Nails are more important than you may realize. They’re important to help us look and feel good, but they also offer vital protection for our fingers and toes. If you want healthy and strong nails, then you should look into these five amazing nutrients and vitamins for nails.
1. Biotin, B12, and B9
Biotin is a B-complex vitamin, also known as vitamin B7, coenzyme R, and vitamin H. It helps your nails grow and keeps them from becoming brittle. One study on people with brittle fingernails found that 63% of participants saw improvements in their nail health in 6-7 weeks of taking biotin daily.
Food-wise, Biotin can also be found in egg yolk, dairy products, yeast, salmon, avocado, sweet potato, nuts, seeds and even cauliflower. You can also take it in one of our IVs!
B vitamins in general are just amazing for your health. B12 plays an important role in so many functions, including your nail health. This is because it plays a role in iron absorption and the development of red blood cells, both of which are necessary for keeping nails strong and healthy!
B12 deficiencies are fairly common, especially in vegetarians, vegans, and adults over 50. If you notice that your nails look blue or have dark streaks and brownish pigmentation in your nails, then you may be deficient!
B9, also known as folate, also contributes to the health of your red blood cells. Deficiencies in B9 are uncommon, but not unheard of. It can cause your nails to become rigid and brittle, which means they’ll split and break quite easily.
If you can push up or down on your nail and it bounces back, then they’re considered healthy. If your nail doesn’t have any “give” to it, then it’s too rigid and you should consider talking with your doctor to find out if you’re too low in B9.
You can get B12 and biotin in one of our IVs! Give us a call and we’ll send a registered nurse directly to you. You don’t even have to leave your home!
Magnesium is a powerhouse of protein production. Nails are actually made out of a protein called keratin, and magnesium helps synthesize them! Meaning, your nails can’t grow — or — without magnesium.
If you have vertical ridges in your nails — and a lot of people do — then you may have a magnesium deficiency. Don’t worry, this is very common. Despite worldwide availability of this mineral, the World Health Organization (WHO) reports that less than 60% of the US population consumes the recommended amount. Most deficiencies are extremely mild too, so you may not even notice any other side effects.
Whole grains, specifically whole wheat, are a rich source of magnesium. Dark green leafy vegetables, as well as quinoa, almonds, cashews, peanuts, edamame and black beans, are good sources, too. You can also get it in IVs, which is very helpful for those with nut allergies!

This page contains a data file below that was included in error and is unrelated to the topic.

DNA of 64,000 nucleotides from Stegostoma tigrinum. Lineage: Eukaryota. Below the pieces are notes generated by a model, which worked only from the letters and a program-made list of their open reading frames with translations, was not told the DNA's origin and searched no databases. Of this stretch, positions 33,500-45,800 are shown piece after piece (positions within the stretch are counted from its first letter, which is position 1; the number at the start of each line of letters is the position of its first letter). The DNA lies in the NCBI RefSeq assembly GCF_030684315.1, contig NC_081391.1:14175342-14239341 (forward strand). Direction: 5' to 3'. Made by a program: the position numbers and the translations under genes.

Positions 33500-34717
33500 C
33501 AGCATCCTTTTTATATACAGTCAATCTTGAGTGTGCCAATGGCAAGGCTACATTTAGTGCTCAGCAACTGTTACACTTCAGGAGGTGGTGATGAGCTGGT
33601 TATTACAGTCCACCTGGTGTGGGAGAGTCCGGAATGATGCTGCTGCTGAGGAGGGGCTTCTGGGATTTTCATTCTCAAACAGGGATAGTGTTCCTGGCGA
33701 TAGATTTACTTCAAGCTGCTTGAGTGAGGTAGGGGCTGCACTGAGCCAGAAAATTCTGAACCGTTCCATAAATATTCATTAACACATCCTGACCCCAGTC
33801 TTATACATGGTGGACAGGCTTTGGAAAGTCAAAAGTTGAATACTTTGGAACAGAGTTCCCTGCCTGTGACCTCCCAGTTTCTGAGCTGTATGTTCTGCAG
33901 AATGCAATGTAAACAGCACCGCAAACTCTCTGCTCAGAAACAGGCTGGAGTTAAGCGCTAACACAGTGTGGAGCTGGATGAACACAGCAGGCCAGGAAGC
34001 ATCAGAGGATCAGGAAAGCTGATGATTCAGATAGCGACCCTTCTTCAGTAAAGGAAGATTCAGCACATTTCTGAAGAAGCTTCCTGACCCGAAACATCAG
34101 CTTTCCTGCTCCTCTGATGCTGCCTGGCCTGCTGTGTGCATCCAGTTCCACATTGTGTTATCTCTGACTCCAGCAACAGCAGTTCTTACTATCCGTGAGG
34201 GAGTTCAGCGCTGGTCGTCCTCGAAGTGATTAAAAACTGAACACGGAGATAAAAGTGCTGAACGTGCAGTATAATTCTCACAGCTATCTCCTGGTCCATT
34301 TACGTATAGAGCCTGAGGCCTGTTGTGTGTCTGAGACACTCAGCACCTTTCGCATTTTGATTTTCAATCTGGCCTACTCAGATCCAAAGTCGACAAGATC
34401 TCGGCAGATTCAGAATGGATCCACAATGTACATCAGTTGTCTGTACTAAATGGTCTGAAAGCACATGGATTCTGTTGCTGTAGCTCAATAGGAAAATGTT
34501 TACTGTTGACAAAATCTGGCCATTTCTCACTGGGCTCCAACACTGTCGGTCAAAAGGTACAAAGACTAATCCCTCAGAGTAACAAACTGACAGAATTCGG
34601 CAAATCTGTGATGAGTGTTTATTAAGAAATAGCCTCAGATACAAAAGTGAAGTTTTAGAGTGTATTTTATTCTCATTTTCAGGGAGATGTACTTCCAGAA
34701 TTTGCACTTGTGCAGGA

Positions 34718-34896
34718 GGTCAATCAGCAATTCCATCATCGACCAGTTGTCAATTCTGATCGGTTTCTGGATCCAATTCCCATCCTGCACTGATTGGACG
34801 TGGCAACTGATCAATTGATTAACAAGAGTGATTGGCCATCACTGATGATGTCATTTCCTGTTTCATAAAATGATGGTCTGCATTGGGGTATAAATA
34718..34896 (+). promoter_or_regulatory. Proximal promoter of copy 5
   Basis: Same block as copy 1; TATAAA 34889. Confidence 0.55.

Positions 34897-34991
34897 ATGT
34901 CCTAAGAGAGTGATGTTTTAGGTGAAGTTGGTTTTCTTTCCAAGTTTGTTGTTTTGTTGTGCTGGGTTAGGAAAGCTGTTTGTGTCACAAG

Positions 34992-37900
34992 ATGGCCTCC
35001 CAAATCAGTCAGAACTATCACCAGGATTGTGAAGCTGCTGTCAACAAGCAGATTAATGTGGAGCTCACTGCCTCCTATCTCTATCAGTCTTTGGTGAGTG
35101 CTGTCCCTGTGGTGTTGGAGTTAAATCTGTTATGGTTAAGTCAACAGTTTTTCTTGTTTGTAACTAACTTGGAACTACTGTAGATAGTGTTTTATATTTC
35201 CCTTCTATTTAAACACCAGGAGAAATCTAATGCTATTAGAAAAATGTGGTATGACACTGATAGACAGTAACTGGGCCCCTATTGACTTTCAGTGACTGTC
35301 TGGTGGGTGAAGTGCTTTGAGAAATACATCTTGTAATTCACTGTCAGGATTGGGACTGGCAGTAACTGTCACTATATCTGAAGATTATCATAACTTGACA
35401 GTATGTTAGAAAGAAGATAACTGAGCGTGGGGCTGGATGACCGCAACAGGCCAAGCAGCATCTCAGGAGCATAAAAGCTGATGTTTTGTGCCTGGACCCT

You probably guessed this one based off of Magnesium, but your nails need protein to be strong, resilient, and healthy. They literally are protein, so without their fundamental building blocks, they will easily be damaged, stressed, and brittle.
However, interestingly enough, your nails are actually dead cells that your body sheds as new cells push up from underneath — which is why they grow. So, if your nails are dead, then why does any of this matter?
Your visible nails are dead, but the new cells that make your nails grow are not. Those new cells do eventually die off, and how healthy they were is what determines how strong your visible nails are.
Eating enough protein is essential for boosting keratin production and thus creating strong nails, whereas low protein intake may cause weaker nails. The recommended daily amount for protein is 0.36 grams per pound (0.8 grams per kg) of body weight per day. This equals approximately 55 grams of protein per day for a 150-lb (68-kg) person.
Protein can be found in animal foods like meat, poultry, fish, eggs and dairy, as well as plant foods, such as soy, legumes, beans, lentils, nuts, seeds and whole grains.
Why Does This Matter?
Your nails are great at telling you if something is wrong. Their color and rigidity are great indicators to changes in your health and vitamin deficiencies. If you have a great diet and notice that your nails are yellow or brittle, then talk with your doctor!
Finally, to really promote healthy nails, we recommend doing the following:
Trim your nails regularly
Scrub underneath them (when they’re long)
Sanitize nail grooming tools before use
Don’t chew or bite them
Don’t rip off hangnails
We hope these tips help you get the strong and healthy nails you deserve!
Your nails give you a picture of your overall health. Changes in your nail color or a disruption in their growth could be symptoms of a medical condition, poor nutrition, or excessive stress. Talk to your doctor if you’re worried about recent changes to your nails.